Toktakunov said the law provides that the maximum an individual criminal can be obligated to pay is 100,000 som ($1,250) as compensation and objected to the interpretation of three courts that 100,000 som was the maximum no matter how many people were convicted of involvement.
Why It’s Important: Kyrgyz authorities continue to say they will get tough on gender-based violence, and they have strengthened some laws related to bride kidnapping and gender violence, but social attitudes have not changed and clearly a stronger message needs to be sent.
It is true the five men involved in the kidnapping were given prison sentences and fines of $250, a little more than an average monthly salary. A fine of one month's salary doesn't send a strong message.
The One-Sided Investigation in Karakalpakstan
The investigation into the violence in Uzbekistan’s western Karakalpakstan region in July that left 21 people dead and more than 240 wounded continues, but it’s become clear the probe is focusing solely on the unarmed protesters.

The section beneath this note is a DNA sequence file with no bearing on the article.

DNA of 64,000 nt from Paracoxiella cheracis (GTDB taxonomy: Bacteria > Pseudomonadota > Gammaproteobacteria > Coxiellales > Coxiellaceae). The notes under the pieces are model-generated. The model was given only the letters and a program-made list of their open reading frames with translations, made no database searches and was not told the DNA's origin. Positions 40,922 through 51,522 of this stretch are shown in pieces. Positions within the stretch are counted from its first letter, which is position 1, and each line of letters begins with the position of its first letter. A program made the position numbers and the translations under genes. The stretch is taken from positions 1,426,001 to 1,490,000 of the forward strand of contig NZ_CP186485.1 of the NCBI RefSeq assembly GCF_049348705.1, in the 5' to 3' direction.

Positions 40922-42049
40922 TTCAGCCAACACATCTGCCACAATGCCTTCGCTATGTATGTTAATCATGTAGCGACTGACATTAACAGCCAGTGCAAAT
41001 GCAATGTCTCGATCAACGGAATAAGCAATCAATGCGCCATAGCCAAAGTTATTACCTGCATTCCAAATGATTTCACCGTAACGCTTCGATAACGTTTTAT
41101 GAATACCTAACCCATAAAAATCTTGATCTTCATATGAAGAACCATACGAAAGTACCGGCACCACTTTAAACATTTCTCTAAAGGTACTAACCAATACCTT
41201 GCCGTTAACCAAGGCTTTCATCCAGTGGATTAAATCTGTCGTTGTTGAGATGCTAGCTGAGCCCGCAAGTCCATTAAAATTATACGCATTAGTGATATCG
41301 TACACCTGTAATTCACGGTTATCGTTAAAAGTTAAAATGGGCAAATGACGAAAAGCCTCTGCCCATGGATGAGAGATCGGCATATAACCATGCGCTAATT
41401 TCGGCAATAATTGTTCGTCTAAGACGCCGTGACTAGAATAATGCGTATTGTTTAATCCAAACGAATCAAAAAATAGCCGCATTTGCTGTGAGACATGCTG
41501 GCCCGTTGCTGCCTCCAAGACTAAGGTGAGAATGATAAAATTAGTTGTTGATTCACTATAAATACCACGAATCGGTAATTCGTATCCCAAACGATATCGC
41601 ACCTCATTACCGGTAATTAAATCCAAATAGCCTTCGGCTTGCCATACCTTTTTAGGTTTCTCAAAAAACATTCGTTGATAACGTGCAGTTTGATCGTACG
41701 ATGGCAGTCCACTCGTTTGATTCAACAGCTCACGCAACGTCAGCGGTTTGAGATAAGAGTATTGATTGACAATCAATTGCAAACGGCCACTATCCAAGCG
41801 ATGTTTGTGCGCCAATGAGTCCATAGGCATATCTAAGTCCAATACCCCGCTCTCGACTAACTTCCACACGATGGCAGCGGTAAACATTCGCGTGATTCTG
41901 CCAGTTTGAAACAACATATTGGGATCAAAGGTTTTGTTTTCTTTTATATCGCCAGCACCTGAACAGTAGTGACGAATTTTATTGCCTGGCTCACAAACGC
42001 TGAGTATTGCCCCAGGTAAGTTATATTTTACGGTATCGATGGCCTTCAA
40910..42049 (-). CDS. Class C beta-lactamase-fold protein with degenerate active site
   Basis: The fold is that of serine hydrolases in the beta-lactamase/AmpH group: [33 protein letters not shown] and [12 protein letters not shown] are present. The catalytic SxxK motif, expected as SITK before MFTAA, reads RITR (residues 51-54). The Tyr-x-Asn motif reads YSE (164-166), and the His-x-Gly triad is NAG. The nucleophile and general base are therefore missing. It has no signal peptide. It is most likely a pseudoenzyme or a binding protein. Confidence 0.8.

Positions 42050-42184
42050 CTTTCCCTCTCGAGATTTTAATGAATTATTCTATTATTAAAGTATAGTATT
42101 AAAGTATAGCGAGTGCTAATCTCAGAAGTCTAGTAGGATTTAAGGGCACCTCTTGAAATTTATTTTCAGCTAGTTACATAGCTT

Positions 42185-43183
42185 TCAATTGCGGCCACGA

The cause of the protests was proposed amendments to the constitution that would have stripped Karakalpakstan of its nominal sovereignty and right to secede from Uzbekistan.
Uzbek authorities formed a 14-member commission to find out why a large but peaceful protest in the regional capital Nukus turned violent, but there is no information that the commission is looking at the use of force by police and security forces.
Some of the commission’s members have posted about the investigation on Twitter.
All the information posted is about protesters being questioned, or that detained protesters have access to lawyers and have no complaints about the conditions of their confinement.